Does a Consent to Search Invoke Miranda Protections ?
In People v. James (1977) 19 Cal. 3d 99, 114-115 137 Cal. Rptr. 447, 561 P.2d 1135, the court found that Miranda had no application to a situation where an officer attempts to obtain consent to search, and that no Miranda warnings are required before a request to consent to a search is made regardless of whether or not the suspect is in custody.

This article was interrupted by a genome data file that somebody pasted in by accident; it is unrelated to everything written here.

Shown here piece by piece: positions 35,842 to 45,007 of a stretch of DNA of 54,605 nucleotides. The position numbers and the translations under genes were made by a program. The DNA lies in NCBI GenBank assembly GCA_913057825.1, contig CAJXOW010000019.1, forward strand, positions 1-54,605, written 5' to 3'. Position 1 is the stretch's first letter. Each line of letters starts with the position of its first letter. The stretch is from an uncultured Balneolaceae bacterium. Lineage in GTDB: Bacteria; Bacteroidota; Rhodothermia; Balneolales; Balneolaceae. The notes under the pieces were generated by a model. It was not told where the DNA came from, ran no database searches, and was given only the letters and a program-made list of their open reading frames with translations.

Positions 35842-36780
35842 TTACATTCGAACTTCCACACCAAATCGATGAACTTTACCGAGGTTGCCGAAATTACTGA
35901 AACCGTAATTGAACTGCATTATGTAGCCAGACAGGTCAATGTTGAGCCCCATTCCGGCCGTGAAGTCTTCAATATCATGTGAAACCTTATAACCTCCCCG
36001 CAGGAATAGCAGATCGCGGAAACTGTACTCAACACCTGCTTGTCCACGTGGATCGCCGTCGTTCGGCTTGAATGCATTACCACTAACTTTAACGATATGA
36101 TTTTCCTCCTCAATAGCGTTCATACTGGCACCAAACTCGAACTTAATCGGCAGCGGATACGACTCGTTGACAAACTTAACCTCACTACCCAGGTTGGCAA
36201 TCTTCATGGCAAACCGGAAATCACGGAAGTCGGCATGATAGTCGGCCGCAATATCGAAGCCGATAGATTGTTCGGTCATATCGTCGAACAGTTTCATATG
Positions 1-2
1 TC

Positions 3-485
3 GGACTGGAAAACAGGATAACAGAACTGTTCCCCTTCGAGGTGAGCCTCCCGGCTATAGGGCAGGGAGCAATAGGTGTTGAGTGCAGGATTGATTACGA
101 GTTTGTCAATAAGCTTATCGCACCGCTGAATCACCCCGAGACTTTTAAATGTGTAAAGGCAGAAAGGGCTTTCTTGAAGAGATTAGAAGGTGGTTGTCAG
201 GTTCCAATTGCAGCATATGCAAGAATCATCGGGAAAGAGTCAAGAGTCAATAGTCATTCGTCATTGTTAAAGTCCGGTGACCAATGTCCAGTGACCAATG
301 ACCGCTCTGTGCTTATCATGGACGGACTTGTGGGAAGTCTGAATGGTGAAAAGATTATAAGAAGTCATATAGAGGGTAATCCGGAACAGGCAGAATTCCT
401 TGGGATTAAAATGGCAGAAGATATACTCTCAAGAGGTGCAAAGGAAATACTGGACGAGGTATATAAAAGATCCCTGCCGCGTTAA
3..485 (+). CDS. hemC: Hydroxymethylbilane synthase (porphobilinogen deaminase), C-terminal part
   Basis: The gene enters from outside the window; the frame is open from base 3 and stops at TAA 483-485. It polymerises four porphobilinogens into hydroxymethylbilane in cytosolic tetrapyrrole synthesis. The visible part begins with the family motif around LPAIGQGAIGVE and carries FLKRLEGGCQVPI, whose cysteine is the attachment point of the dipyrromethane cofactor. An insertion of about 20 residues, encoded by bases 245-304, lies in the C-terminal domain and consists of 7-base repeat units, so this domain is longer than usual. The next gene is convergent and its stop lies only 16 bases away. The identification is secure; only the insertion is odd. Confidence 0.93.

The court noted that consent is neither testimonial nor communicative, and that a request to search is designed to elicit physical and not testimonial evidence. (Id. at pp. 114-115.)
In United States v. Lemon, supra, 550 F.2d at page 472, the court similarly found that a consent to search is not an incriminating statement that invokes the protections of Miranda and its progeny.